Wright did everything he could to convince them it would be money well spent.

“I thought he had a terrific season,” coach Pete Carroll said. “I thought he had a terrific finish to the season. The last two months of the season were his best play of the year. We really worked hard to make sure, coming off his stuff from last year, to keep him healthy and keep him strong through the year. He got stronger as the year went on. It just became more impacting, and he made a ton of plays. Really great leadership and good toughness. It really showed up a lot. I was really fired up for him.”

The Seahawks let Wright hit free agency last offseason after he missed 11 games because of a knee injury that required surgery. He returned on a $14 million deal that included $6.5 million in first-year guarantees but none beyond that, meaning he had to prove himself in 2019 in order to be back in 2020. Wright responded with a season every bit as productive as the one he had in 2016, when he made his lone Pro Bowl.

Wright’s 132 tackles edged out his previous career best from 2016. His three interceptions matched his total from his first eight seasons combined, including playoffs. His 11 passes defended were five more than his previous best, a spike that occurred as Wright was thrown at more than any other linebacker. According to Pro Football Focus, the five touchdowns Wright allowed on his 99 targets were tied for third-most among linebackers who played at least 250 coverage snaps, while his 91.6 passer rating against was 14th best.

“K.J. was amazing this year,” said All-Pro Bobby Wagner, who combined with Wright to form one of the league’s top linebacker tandems of the past decade. “It was really, really amazing to see because … there was a lot of people writing him off last year, a lot of people thinking that he was done, thinking that he wasn’t going to come back to the form that he was after the injury, and he came back and had a career year all over the field, whether it’s interceptions, tackles, pass breakups, leadership, just being a guy that the young guys and myself can go to and lean on.

“He was an amazing person before, and just watching him battle through that, I definitely have even more respect for him. I didn’t think I could have more. So he’s an amazing person, amazing teammate, amazing friend.”

That Wright was so frequently targeted was partly a product of how often he was on the field. His 997 defensive snaps were second on the team to Wagner’s 1,054. That put Wright at well above the 80% playing time threshold he needed to achieve a $1.5 million escalator that raises his 2020 base salary from $3.5 million to $5 million.

It raises his cap number from $8.5 million to $10 million, now the fifth-highest figure on the team behind Russell Wilson ($31 million), Wagner ($14.75 million), Duane Brown ($12.5 million), Justin Britt ($11.67 million) and Tyler Lockett ($10.25 million). Wright counted $5.5 million against the 2019 cap.

The Seahawks aren’t hurting for cap room — ESPN’s Roster Management System has them at more than $60 million for 2020 — but they also have 23 unrestricted or restricted free agents.

They spent a third-round pick last year on Cody Barton, who looks like the most viable starting option among their backup linebackers. But they might need him to take over on the strong side depending on what happens with pending UFA Mychal Kendricks, who’s coming off a torn ACL and is scheduled to be sentenced March 30 in his insider trading case. Shaquem Griffin and Ben Burr-Kirven are the other two backups.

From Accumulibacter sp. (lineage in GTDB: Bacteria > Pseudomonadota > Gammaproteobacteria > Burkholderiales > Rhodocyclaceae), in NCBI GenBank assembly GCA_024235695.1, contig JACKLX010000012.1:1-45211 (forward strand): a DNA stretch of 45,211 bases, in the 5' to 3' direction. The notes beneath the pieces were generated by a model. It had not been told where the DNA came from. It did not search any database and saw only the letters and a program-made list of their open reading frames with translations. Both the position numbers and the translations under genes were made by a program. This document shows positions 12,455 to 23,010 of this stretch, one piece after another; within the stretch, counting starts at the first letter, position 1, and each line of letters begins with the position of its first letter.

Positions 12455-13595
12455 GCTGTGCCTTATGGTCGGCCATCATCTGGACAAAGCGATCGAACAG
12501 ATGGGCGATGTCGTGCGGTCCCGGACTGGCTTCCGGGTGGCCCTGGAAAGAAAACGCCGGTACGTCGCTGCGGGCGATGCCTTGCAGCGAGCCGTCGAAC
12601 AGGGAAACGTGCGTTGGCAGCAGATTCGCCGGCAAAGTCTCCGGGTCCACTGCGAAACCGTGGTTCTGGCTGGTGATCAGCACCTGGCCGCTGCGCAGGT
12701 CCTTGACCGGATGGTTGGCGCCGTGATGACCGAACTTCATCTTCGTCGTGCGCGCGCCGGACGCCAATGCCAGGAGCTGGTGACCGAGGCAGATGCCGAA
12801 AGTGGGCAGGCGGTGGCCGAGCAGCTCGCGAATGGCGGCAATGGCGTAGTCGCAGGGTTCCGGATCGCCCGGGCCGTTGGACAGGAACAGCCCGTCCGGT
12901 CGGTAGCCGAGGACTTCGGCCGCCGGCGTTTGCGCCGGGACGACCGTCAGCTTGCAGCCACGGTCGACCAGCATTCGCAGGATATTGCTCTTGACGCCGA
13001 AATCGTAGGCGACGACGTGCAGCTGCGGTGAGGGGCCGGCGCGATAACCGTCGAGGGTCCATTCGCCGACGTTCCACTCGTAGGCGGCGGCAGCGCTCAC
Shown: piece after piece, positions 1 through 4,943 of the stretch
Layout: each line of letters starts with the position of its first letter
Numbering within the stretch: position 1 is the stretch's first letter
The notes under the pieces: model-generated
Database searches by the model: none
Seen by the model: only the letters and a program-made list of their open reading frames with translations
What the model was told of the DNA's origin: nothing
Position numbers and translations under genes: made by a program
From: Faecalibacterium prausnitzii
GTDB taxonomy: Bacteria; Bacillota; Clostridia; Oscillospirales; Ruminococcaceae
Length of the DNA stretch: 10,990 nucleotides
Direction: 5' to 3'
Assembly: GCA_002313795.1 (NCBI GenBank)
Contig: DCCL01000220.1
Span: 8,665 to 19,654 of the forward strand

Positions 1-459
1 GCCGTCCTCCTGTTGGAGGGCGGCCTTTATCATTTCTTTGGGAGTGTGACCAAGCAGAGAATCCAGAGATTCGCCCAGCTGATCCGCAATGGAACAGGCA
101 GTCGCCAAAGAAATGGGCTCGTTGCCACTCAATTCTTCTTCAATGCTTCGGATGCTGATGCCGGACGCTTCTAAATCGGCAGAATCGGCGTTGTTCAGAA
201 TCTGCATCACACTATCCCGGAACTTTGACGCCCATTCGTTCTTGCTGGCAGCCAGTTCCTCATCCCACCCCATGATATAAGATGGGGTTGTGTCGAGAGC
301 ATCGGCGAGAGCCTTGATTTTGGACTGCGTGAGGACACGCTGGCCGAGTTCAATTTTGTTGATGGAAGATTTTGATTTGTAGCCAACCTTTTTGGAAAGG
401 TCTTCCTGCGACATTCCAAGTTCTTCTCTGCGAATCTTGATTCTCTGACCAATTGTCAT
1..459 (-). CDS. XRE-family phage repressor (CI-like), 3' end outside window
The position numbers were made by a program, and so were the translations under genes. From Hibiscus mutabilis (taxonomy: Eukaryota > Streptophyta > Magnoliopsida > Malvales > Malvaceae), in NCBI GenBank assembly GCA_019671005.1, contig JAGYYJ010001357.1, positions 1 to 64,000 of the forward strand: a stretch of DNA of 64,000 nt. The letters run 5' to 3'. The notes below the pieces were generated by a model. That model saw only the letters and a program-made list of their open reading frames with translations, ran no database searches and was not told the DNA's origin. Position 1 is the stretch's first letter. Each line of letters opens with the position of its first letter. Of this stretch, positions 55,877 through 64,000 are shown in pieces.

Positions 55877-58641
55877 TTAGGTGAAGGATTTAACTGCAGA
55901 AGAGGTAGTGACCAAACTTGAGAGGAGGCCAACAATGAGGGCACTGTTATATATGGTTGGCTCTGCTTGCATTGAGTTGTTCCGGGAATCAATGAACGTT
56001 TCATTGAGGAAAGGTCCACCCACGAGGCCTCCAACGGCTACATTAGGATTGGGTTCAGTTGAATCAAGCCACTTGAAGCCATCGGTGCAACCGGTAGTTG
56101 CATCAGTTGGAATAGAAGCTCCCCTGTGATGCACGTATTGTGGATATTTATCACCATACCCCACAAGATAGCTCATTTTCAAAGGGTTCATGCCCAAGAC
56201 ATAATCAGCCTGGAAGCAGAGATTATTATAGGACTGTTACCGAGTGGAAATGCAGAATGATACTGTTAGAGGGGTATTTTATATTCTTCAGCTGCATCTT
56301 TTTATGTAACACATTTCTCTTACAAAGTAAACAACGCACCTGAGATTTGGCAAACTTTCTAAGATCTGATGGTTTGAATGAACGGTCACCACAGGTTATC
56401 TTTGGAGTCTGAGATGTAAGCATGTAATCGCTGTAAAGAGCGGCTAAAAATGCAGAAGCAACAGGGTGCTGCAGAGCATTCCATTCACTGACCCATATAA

In determining whether to bring back Wright, the Seahawks will weigh all of that, plus the intangibles he brings as a 10-year veteran who’s beloved in the locker room.

Of the $7.5 million that he can earn in 2020, $1 million is in the form of a roster bonus due on the fifth day of the league year, which is March 22. If the Seahawks feel that Wright’s cap number is untenable, they have a $1 million incentive to do something about it before that date. Releasing him would save $7.5 million in cash and cap space (with $2.5 million in dead money). They could alternatively sign him to an extension that lowers his cap number.

Or they could simply let him play out his deal and hope he proves again what he proved last year, which was …

“That I’m a hell of a football player, hell of a teammate, hell of a leader and I’m someone that’s dependable,” Wright said. “So just got to take this season, appreciate it and just do it again next year.”

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NFL playoff fashion files – Best looks from Championship Sunday



Put on your Sunday best. It’s Championship Sunday, after all. The NFL playoffs have four teams still alive for Super Bowl LIV.

Here are the best looks, fire fits and favorite cleats from this week’s entrances:

NFC Championship: Green Bay Packers vs. San Francisco 49ers

Packers’ pass rusher Za’Darius Smith is honoring an all-timer before Green Bay’s NFC title game matchup with the 49ers. He’s rocking the Reggie White throwback jersey.

The reigning MVP, Chiefs quarterback Patrick Mahomes, is one win away from his first Super Bowl. He arrived Sunday sporting a Versace-embroidered Medusa bomber jacket.

If interested in the jacket as a gift for your favorite Chiefs fan, a similar version is on sale on the Versace website for $1,197.

Last week, Titans running back Derrick Henry showed up in Baltimore in an all-white ensemble. King Henry promptly rushed for 195 yards and threw for a touchdown to upset the top-seeded Baltimore Ravens.

This week, Henry arrived in Kansas City with a patterned suit in team colors. He topped it with a long navy fur coat.

For the Chiefs, rookie receiver Mecole Hardman came all the way from West Philadelphia with his look.

Here are a few more from the Titans and Chiefs.